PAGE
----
50 whys to look for genes: 47. Revolutionary potential

The once science-fictional idea of “genetic engineering,” with its implications of altering the characteristics of human beings to ward off disease or to create armies of obedient slaves, has taken a long step toward reality in the last two years. (NY Times 1975)

The world’s oceans have been charted and its continents mapped. Today, a new kind of cartography is in progress, the mapping of the human genes and chromosomes, the microscopic biological structures that are the chemical basis to human identity.  The effort is one of the key expressions of a revolution in genetics, and is facilitated by recently perfected tools of biological research and impelled by the hope that the new knowledge new research yields will help in the detection of genetically based diseases. (NY Times 1975)

A revolution in the understanding of the genetics of plants will develop within approximately the next five years, a scientist said at a symposium… on the subject of genetic engineering applications to agriculture. (NY Times 1982)

How far and fast the field [of genetics] has come was abundantly apparent at a recent major international meeting in Toronto. Many, perhaps most, of the scientific reports given there would have been incomprehensible to geneticists as recently as a decade ago. Some would have been derided as fantasy.  But today the revolution of modern genetics that began 35 years ago when the structure of the genetic material DNA was discovered has entered a new time of acceleration.  ”Genetics is a great engine driving the advancement of knowledge in a whole host of fields in biology,” said Dr. Philip Leder of Harvard Medical School, a major figure in modern research on gene functions. (NY Times, 1988)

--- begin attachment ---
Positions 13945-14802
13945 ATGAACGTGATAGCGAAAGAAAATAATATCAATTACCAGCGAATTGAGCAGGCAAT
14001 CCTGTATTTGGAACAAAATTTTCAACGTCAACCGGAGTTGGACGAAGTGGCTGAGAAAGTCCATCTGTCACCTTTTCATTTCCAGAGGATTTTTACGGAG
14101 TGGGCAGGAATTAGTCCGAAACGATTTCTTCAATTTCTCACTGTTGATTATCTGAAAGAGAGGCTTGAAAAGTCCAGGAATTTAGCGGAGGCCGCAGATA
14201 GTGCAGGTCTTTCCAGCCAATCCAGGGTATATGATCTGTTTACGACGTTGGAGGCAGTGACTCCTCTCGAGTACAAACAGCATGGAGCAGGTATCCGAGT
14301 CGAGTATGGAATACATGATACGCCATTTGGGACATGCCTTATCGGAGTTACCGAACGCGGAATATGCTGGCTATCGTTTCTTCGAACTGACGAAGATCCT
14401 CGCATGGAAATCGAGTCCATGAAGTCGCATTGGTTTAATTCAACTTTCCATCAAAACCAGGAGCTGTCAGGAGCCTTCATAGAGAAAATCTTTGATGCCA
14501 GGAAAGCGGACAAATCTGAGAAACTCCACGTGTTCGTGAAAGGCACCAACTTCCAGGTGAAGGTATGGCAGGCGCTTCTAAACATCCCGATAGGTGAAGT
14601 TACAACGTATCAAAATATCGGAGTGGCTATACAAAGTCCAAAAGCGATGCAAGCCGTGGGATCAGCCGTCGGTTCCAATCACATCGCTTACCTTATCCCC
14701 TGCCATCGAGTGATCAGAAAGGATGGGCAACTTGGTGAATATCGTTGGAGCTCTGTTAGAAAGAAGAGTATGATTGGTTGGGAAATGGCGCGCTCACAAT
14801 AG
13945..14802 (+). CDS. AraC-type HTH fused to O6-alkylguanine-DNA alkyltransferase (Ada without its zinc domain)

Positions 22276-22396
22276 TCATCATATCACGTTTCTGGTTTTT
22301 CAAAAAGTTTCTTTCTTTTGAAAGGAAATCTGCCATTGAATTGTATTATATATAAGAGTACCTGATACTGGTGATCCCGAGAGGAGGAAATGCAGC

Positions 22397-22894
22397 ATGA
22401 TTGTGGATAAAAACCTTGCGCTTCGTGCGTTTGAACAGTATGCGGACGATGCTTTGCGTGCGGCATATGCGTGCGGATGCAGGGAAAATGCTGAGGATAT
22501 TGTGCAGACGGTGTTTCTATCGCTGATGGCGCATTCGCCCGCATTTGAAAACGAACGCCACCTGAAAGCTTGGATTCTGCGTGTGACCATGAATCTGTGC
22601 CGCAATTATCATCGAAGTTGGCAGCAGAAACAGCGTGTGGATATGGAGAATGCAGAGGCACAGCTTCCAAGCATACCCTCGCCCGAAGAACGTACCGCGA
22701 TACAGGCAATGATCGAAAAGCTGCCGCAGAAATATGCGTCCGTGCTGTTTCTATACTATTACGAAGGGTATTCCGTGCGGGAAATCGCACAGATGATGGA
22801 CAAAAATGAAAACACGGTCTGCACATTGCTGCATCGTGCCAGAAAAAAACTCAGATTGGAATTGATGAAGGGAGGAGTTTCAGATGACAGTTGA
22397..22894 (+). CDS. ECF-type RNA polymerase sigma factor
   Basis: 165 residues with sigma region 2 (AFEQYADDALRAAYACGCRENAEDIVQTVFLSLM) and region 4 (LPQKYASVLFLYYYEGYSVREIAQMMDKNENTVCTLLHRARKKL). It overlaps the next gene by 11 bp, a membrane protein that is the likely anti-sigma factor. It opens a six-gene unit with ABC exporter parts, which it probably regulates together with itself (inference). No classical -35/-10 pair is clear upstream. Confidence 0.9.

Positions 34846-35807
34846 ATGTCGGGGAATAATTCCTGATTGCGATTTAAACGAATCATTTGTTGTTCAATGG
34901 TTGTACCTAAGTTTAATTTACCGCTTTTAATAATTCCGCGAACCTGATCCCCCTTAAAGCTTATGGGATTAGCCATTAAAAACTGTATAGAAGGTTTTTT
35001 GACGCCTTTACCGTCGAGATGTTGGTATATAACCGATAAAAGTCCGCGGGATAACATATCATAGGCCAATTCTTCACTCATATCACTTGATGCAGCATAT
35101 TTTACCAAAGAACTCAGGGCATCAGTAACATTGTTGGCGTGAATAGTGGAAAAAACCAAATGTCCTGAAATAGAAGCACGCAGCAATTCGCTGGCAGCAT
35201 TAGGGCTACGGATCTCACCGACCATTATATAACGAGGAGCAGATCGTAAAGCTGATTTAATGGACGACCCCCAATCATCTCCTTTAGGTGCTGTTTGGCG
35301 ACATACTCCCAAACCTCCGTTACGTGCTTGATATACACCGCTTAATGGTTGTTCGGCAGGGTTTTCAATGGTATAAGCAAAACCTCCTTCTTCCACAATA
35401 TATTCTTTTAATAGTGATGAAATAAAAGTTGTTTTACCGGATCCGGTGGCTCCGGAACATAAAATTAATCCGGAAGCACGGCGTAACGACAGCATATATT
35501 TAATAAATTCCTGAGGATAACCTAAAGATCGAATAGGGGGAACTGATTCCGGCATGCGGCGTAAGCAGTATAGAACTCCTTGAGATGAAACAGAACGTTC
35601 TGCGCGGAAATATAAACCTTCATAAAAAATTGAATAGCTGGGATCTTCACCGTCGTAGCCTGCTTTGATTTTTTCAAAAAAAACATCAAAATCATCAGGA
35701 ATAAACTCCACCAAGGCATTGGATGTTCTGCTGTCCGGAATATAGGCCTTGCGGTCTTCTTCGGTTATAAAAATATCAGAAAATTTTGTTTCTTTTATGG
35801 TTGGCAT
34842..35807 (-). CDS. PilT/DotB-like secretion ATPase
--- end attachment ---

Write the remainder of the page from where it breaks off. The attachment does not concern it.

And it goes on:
CONVINCED that advances in molecular biology and molecular genetics are transforming the theory and practice of medicine, the American Medical Association is virtually shouting at the nation’s doctors to pay attention.  It is publishing more than 150 articles on advances in molecular genetics in 11 medical journals today, devoting its resources to pointing out that the genetics revolution is well under way. (NY Times, 1993)

THIS spring, Joe Tusek and many of his fellow farmers here in western Illinois will plant soybean seeds fortified with a biological weapon borrowed from the petunia. The genetic alteration will enable the farmers to cut costs by dousing their crops with Roundup, a cheap but powerful Monsanto herbicide that would kill normal soybean plants along with the weeds.  Mr. Tusek, like thousands of other farmers across the United States, is volunteering as a foot soldier in a revolution more than two decades in the making. Since the mid-1970’s when scientists discovered an easy way to make copies of the genes that control the shape and behavior of all living things — and then how to move them among species — visionaries began predicting a new day in agriculture. Genetic engineering, as they called it, promised healthier food, more predictable harvests, fewer synthetic pesticides and more efficient use of water. (NY Times, 1996)